I am consistently proud of my Senior US Senator from New Mexico, Tom Udall. His insights are both compassionate and firmly based on reasonable statutes. I am glad to share this latest epistle to me with OpEdNews readers.
Aside from purely partisan implications, the Trump administration (and I don't mean the President himself) should consider the sound and sober advice of this Senator, former Assistant US Attorney, Attorney General for New Mexico, Congressman, and now Senior US Senator. He not only reflects the needs and insights of New Mexicans, but brings to the table sensible and effective measures.
While you are at it, please sign this petition from CREDO:Tell Democratic 2020 hopefuls: Lead now. No wall. No boots. No beds.
"Lead the resistance to Donald Trump and confront his white supremacy head on. Block funding for the border wall and Trump's rogue deportation force."
Statement by Senator Udall:
America was born as a nation of immigrants, and New Mexico's unique history is especially shaped by diverse communities of people who have come to the state over many centuries of our history. I believe immigration has made and continues to make our nation stronger and more prosperous. I support responsible and humane immigration policies that promote the rule of law, international trade, cross-border community ties, necessary and appropriate border, and other security measures to keep our communities safe from drug and human trafficking.
President Trump and his administration have pursued an unprecedented campaign to demonize and restrict the rights of immigrants, especially those from Muslim countries and asylum seekers from Mexico and Central America. These actions include the Muslim travel ban, terminating the Deferred Action for Childhood Arrivals (DACA) program, separating children from their parents, detaining thousands of children in large tent camps, and even tear-gassing toddlers. I strongly condemn this administration's indefensible and inhumane actions and opposes this attack on our system of laws. For those migrants who arrive at the U.S. border seeking asylum --including those traveling from Central America, they should be allowed to use the existing legal process to determine whether they are eligible for asylum, and the process should be fairly applied.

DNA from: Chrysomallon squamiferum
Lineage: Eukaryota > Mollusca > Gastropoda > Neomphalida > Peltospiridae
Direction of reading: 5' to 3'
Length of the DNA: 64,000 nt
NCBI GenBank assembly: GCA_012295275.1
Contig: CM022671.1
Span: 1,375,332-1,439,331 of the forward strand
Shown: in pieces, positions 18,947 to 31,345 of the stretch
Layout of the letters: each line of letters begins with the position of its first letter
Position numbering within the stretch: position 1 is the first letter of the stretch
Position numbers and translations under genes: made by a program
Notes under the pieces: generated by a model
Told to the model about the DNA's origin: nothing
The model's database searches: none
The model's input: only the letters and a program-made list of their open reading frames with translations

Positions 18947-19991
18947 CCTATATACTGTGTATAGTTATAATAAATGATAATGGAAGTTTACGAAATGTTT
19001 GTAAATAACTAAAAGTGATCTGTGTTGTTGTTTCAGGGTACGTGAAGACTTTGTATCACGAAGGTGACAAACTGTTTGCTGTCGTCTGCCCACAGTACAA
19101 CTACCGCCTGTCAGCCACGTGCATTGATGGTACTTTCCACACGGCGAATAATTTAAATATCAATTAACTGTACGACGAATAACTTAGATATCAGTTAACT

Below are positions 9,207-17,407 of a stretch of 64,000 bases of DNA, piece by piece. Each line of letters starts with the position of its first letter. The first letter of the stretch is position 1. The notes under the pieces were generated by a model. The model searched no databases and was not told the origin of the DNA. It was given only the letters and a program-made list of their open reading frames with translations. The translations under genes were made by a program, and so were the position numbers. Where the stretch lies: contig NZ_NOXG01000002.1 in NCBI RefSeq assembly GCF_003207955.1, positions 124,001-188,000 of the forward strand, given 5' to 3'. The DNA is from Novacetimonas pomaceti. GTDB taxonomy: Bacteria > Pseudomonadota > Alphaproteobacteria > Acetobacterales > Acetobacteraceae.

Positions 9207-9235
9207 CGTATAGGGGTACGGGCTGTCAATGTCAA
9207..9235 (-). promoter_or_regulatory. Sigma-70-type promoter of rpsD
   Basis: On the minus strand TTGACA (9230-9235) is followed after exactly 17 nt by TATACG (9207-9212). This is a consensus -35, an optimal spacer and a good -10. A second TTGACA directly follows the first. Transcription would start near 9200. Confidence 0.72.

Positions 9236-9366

I further oppose sending active-duty troops to the border or any threats to close the U.S. Mexico border in response to Central American migrants fleeing persecution, poverty, and violence in their home countries. There is no threat that requires active duty troops to be taken away from their missions or preparedness training. Instead, the U.S. should focus on the root causes of migration through engagement and diplomacy with Central American countries. I support humanitarian policies that will ensure that families do not have to flee their homes to find safety and security. The Trump administration's policies are not only inhumane and cruel, they damage border trade and harm the economies of border communities in New Mexico and other states, the livelihoods of working families, and the nation as a whole.